Revenue Freight Ton-Miles (Millions)
Reading Cornwall B&S
1925 6,775 9 0.8
1933 3,943 3 (incl in RDG)
1944 9,303 13
1960 5,685 8
1970 4,329 (incl in RDG)
Revenue Passenger-Miles (Millions)
Reading Cornwall B&S
1925 418 0.6 0.6
1933 150 0.01 (incl in RDG)
1944 541 0
1960 173 0
1970 195 (incl in RDG)

In popular culture[edit]

Although the Reading was habitually overshadowed by the much larger Pennsylvania Railroad, it still managed to make a mark on the public consciousness when railroads dominated the national economy. The railroad was a frequent target for the Molly Maguires, which the company hired Pinkertons to infiltrate and destroy. That conflict is reflected in a number of musicals[17] and printed works.[18]

Perhaps the greatest impact of the Reading on contemporary American imaginations arose from its being included on the Monopoly game board.[19]

Company officers[edit]

The presidents of the Reading were as follows:


See also[edit]


  1. ^ a b c d e f Drury, George H. (1994). The Historical Guide to North American Railroads: Histories, Figures, and Features of more than 160 Railroads Abandoned or Merged since 1930. Waukesha, Wisconsin: Kalmbach Publishing. pp. 275–277. ISBN 0-89024-072-8. 
  2. ^ Hinz, Christopher. "The Reading Eagle". The Reading Eagle. Retrieved 2010-07-29. 
  3. ^ a b c d e f g Plant, Jeremy F. (1996). Reading Steam in Color, Volume 1. Edison, New Jersey: Morning Sun Books Inc. ISBN 1-878887-70-X.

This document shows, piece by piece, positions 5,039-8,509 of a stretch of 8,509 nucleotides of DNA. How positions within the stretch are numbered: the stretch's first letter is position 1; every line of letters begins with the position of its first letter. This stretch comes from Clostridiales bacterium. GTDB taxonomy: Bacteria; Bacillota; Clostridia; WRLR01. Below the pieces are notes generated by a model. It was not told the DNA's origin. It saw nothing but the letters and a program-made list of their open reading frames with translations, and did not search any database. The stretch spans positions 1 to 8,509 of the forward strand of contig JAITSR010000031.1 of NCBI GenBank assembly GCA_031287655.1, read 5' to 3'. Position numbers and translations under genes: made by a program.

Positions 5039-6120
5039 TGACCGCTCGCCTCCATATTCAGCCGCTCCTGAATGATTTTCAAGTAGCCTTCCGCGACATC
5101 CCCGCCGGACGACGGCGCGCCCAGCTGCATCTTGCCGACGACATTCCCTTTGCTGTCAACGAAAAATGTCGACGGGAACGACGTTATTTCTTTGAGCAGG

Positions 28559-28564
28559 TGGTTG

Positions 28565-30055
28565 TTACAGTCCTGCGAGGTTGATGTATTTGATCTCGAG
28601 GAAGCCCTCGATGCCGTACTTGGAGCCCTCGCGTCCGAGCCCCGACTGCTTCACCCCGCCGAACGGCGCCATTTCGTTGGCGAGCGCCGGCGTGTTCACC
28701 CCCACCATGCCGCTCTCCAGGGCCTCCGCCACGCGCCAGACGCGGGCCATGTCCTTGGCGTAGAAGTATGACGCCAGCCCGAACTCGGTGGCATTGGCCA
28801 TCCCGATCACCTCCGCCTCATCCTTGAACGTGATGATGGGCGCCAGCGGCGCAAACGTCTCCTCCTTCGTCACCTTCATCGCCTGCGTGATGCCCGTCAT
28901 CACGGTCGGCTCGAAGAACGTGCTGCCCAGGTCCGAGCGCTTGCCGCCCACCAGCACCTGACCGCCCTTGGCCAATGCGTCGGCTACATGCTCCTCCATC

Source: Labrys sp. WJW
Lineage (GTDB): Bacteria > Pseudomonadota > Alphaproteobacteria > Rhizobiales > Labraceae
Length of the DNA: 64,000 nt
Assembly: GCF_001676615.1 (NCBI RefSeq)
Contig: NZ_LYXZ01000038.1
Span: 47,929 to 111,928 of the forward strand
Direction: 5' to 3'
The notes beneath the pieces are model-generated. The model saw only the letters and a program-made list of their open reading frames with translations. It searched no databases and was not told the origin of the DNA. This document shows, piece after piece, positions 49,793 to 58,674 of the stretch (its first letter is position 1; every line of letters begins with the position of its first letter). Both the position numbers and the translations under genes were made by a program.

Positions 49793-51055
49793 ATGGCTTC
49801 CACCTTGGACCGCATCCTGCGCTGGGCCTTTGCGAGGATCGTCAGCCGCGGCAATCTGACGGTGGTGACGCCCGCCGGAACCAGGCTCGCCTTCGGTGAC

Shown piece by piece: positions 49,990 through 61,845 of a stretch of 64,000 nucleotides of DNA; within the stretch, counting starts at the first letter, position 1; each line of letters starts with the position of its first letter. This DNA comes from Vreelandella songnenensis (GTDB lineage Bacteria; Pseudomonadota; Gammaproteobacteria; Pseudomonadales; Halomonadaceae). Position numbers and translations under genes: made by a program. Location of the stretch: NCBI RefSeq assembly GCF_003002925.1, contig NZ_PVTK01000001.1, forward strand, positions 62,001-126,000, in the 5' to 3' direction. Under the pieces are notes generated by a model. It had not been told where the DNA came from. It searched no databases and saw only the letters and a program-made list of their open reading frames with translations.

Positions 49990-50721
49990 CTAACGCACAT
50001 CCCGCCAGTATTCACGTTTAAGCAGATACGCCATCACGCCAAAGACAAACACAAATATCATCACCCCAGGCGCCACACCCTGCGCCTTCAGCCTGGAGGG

4. ^ a b c d e f Pennypacker, Bert (2002). Reading Company in Color Volume 2. Scotch Plains, New Jersey: Morning Sun Books Inc. p. 38. ISBN 1-58248-079-6. 
  5. ^ Reading Railroad
  6. ^ Plant, Jeremy F. (1998). Reading Company in Color, Volume 1. Edison, New Jersey: Morning Sun Books, Inc. ISBN 1-878887-95-5. 
  7. ^ Reading Eagle Quote: “1902: Reading Belt Line, which runs through West Reading and bypasses the city, is dedicated, 1900: Construction of new rail shops in Reading begins” ret>6/17/09
  8. ^ Treese, Lorett (2003). Railroads of Pennsylvania: fragments of the past in the Keystone landscape. Mechanicsburg, Pa.: Stackpole Books. p. 114. ISBN 978-0-8117-2622-1. OCLC 50228411. 
  9. ^ Reading Cinemas SpecialModernDesign
  10. ^
  11. ^ <>
  12. ^ Greenberg, Jr., William T. "The Interstate Express" Railroad Model Craftsman, August, 2003: pp. 86-97.
  13. ^ READING EAGLE NEWSPAPER thurs.2-13-63."The Erie-Lackawanna Limited". Retrieved 2010-07-29. 
  14. ^ "Light Rail". Light Rail Retrieved 2010-07-29. 
  15. ^ Newtown Branch history
  16. ^ "Reading Steam roster". Retrieved 2010-07-29. 
  17. ^ E.g., The Dubliners, Molly Maguires.
  18. ^ E.g., Kevin Kenny, Making Sense of the Molly Maguires. Oxford University Press, New York, 1998. ISBN 978-0-19-510664-0
  19. ^ E.g., Scripophily, which describes the Reading Railroad Company as a "Monopoly Game Railroad"

Further reading[edit]

  • Coates, Wes (1990). "Electric Trains to Reading Terminal." Flanders (NJ), US: Railroad Avenue Enterprises, Inc.
  • Holton, James L. (1989). The Reading Railroad: History of a Coal Age Empire. Vol. I: The Nineteenth Century. Laurys Station, PA: Garrigues House, Publishers. ISBN 0-9620844-1-7
  • Holton, James L. (1992). The Reading Railroad: History of a Coal Age Empire Vol. II: The Twentieth Century. Laurys Station, PA: Garrigues House, Publishers. ISBN 0-9620844-3-3
  • Reading Company (1958). Building a Modern Railroad.
  • Losse, Bobb. "Reading Company Freight Cars: Volume 1, Covered Hopper Cars." Lumberton, NJ: David Carol Publications. ISBN 1-882559010)

External links[edit]